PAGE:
Possible Link Between Sugary Soft Drinks and Pancreatic Cancer
By Leo Kretzner, 2/7/2010
Cancer of the pancreas, the small organ producing insulin, is relatively rare but packs a deadly wallop: The five-year survival rate is only 5% and the disease progresses quickly in most individuals, primarily because it lacks symptoms until it is an advanced disease.
Researchers at the University of Minnesota have now found a statistically significant link between soft drink consumption and pancreatic cancer in a large population (over 60,000 people) in Singapore that was followed for fourteen years.
The study is reported on line in the journal Cancer Epidemiology, Biomarkers & Prevention, published by the American Association for Cancer Research.
Among 140 people in the study who developed pancreatic cancer, those who drank two or more soft drinks per week had an 87% greater likelihood of developing the disease than those who didn’t drink sodas. Although the study did not distinguish between diet and regular drinks, the majority of soft drinks sold in Singapore are non-diet and thus high in sugar.
The study was led by Dr. Mark Pereira, who said he believes the findings will likely apply generally to affluent western countries.
"Singapore is a wealthy country with excellent healthcare. Favorite pastimes are eating and shopping, so the findings should apply to other western countries," he said. He also noted that previous suggestions of a sugar-soda link with pancreatic cancer were found in Caucasian populations.
Other cancer epidemiologists expressed cautious interest in the results.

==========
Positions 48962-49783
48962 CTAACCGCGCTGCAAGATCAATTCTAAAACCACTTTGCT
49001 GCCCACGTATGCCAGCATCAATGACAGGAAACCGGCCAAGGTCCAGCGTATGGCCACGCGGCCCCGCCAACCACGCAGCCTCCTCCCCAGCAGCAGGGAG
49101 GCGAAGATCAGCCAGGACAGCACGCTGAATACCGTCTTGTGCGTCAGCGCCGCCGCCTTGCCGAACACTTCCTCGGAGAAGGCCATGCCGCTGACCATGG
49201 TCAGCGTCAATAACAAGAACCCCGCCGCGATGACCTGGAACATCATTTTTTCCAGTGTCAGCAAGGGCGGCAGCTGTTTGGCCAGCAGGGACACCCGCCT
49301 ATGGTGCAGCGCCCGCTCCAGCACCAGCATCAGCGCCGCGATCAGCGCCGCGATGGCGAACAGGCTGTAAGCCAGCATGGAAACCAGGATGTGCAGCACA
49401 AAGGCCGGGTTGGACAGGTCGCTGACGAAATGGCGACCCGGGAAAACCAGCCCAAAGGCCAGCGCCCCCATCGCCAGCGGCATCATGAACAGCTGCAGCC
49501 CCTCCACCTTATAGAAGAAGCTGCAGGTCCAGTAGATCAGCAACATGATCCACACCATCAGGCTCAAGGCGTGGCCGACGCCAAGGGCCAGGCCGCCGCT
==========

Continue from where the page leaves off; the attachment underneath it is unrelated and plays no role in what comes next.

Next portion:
"Soft drink consumption in Singapore was associated with several other adverse health behaviors such as smoking and red meat intake” said Dr. Susan Mayne of the Yale Cancer Center at Yale University in Connecticut.
Previous studies have indeed linked pancreatic cancer and others to red meat, especially burned or charred meat.
Sugar or Insulin?
Dr. Pereira, the study’s leader, believes the soft drink association works via the increased levels of insulin the body produces in response to high sugar intake. Insulin is known to act as a growth factor for many normal and cancer cells, and raised insulin levels have been particularly associated with higher rates of colon cancer in multiple studies.
Dr. Pereira also notes that his study did take into account smoking and overall diet.
“Soft drinks are clearly unique from other foods and beverages in that they contain no nutritional value and they are consumed in large portion sizes. Only 20 ounces has 65 grams of sugar,” he said.
By contrast, Dr. Pereira points out, “Pure fruit juice includes other nutrients and is consumed in lower quantities, so it does not increase blood sugar and blood insulin as much as soft drinks.”
Similarly, “Rice and breads and even sweets are consumed along with many other foods and nutrients, and this is not necessarily the case with frequent soft drink consumption,” he said.
Sugar and Cancer
Scientists have long known that cancer cells depend on sugar as an energy source more than normal cells do. However this has led to an all-too-common oversimplification that, “sugar drives cancer cell growth,” or even that, “sugar causes cancer,” neither of which are believed by mainstream cancer researchers.
Dietary sugars are required by all cells, and increasing sugar concentration does not by itself cause cancer cells to grow faster, any more than having a full tank of gas allows your car to go faster than when it has a half or quarter tank.
The main reason to limit total intake of sugars and starches (which are broken down to sugars) is for weight control and to decrease the risks of developing type 2 diabetes, for which the effects of sugar are well documented. And of course your dentist will warn of tooth decay.
What about switching to diet soda? Although the artificial sweetener in diet drinks, aspartame, was associated with increased cancer risk in one researcher’s studies, a large number of other studies failed to find a link. The studies showing an association were judged to have problems in experimental design and interpretation.
So what’s a confused consumer to do? Perhaps follow the advice of the Ancients, who said, “Moderation in all things.”
Leo Kretzner is a molecular biologist and science writer living in Claremont, CA.